What is Mental Health

The population estimate for Surrey is 1.1million with 681,000 adults of working age. More than 80,000 people of working age, in the County, have mental health needs. Out of Guildford, Waverley and Woking’s 214,900 population of 18-64 year olds, it is estimated that 19,242 people suffer mixed depression and anxiety. Some people do recover, they respond well to treatment and medication without too much damage to their emotional, social and working life. Oakleaf exists to help people who are less fortunate and find their road to recovery more difficult to achieve. Finding and keeping a job is an important aspect of the recovery process and ensuring the right support is provided is vital.

Mental health problems can present in a wide variety of ways, depending upon the individual and circumstances. It is difficult to define what is ‘normal’, other than to use an individual’s usual behaviour as a point of comparison. Changes in people’s mood and personality can provide important indicators as to how they are feeling. Unusual mood swings or social withdrawal might, for example, provide some indication that the person is experiencing some degree of emotional distress.The information below describes the differing types of mental illness and provides links to other sources of information.


Anxiety can be described as an overwhelming feeling of discomfort or unease. At the same time as feeling anxious people may also experience physical changes such as sweating, a racing heart, stomach cramps, intestinal upsets, palpitations or rapid breathing.


Bi-polar affective disorder, also known as manic depression is a serious mental health problem involving extreme swings of mood (highs – mania and lows – depression). Someone experiencing mania may not recognise it is happening. Incoherent, rapid or chaotic thinking or being easily distracted are common features of an episode of mania.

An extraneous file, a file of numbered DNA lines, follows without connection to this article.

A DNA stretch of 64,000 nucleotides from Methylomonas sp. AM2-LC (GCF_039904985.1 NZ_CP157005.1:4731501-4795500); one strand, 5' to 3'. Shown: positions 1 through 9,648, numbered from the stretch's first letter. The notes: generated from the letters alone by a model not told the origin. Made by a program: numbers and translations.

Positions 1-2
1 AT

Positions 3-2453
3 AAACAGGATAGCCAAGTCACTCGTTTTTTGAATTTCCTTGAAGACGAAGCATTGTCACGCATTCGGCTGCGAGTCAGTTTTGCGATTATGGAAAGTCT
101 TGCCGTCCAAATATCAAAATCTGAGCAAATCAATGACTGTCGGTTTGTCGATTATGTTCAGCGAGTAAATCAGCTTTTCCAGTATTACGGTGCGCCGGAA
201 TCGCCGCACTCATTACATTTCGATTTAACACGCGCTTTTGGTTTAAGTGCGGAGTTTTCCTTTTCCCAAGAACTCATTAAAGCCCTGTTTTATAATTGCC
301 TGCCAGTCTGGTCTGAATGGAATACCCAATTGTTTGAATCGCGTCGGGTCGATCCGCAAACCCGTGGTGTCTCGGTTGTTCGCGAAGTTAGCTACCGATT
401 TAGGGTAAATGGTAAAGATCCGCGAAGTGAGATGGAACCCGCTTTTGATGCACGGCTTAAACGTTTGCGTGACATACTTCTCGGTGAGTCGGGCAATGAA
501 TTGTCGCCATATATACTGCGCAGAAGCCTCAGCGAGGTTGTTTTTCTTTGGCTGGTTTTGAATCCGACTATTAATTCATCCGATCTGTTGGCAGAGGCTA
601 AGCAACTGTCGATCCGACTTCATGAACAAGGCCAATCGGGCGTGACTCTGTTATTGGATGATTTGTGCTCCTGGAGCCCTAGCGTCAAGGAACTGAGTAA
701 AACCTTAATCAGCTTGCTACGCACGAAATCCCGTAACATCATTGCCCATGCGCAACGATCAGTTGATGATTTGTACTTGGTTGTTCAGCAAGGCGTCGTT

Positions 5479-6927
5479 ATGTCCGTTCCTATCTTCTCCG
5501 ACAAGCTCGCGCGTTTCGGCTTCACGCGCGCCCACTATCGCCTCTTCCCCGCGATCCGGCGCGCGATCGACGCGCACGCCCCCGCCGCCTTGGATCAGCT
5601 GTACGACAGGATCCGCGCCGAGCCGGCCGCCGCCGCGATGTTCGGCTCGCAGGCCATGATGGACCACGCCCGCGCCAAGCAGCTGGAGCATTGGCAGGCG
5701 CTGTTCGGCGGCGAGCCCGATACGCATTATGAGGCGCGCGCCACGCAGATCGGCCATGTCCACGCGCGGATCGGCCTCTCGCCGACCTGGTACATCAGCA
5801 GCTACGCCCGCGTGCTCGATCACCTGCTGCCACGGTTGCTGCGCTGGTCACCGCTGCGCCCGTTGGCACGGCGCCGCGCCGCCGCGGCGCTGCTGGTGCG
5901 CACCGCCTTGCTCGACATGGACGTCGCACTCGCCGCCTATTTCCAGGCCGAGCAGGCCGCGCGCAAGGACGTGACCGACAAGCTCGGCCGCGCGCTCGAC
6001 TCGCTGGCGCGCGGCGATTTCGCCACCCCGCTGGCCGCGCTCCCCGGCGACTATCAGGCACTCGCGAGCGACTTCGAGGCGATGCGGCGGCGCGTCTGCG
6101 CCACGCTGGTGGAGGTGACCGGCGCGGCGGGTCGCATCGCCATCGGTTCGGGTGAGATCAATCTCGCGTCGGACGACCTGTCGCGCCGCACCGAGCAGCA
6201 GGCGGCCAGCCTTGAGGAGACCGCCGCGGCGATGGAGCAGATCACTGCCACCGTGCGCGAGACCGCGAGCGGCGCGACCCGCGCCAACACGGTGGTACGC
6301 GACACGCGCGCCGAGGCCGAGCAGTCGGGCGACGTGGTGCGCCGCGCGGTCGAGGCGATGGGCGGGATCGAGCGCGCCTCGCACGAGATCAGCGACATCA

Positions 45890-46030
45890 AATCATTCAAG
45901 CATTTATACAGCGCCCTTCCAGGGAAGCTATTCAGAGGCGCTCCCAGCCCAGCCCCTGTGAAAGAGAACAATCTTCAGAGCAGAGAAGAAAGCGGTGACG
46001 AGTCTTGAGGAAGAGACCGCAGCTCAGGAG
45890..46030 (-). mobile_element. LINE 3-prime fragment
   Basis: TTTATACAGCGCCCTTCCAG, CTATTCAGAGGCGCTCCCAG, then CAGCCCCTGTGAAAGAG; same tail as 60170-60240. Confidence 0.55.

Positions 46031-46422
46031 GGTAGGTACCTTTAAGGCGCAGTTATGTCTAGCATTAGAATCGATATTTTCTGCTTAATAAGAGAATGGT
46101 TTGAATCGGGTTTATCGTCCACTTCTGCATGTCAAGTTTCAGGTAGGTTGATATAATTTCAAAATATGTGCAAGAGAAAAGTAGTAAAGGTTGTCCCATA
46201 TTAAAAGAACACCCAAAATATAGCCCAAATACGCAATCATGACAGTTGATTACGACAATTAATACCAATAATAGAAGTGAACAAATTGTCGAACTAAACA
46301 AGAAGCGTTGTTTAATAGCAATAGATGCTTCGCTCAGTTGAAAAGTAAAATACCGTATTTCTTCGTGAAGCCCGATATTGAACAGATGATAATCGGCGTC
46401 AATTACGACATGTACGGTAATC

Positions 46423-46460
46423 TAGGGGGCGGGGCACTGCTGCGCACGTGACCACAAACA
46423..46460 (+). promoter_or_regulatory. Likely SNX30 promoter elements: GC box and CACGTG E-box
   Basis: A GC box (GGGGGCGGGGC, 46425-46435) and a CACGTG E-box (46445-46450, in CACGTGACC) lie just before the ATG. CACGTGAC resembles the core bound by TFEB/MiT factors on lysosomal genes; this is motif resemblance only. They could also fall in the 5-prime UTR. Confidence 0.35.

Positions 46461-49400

Other symptoms may include paranoia and auditory or visual hallucinations. Grandiose delusions or ideas can occur where a sense of identity and self has been distorted by the illness.

Men and women, of any age from adolescence onwards and from any social or ethnic background, can develop bi-polar disorder. It often first occurs when work, study, family or emotional pressures are at their greatest. In women it can also be triggered by childbirth or during the menopause. The illness is episodic and often does not conform to a strict pattern. It is possible to remain well for long periods without experiencing another bi-polar episode.


Someone who is experiencing hypomania may seem very self-confident and euphoric but may react with sudden anger, impatience or become irritable, sometimes for the slightest reason. They may have more ideas than usual, be unusually busy, work too much or be very creative, but unable to focus on anything for very long or switch off and relax. They may become more reckless than usual, which might mean errors of judgement at work or in relationships, or be more talkative or challenging with people.


Deliberate self-harm is the intent of an individual to cause physical injury to themselves. The usual reason for self-harm seems to be the need to seek relief from unbearable emotional distress. Many people who self-harm have signs of other psychiatric disorders such as depression or personality disorder.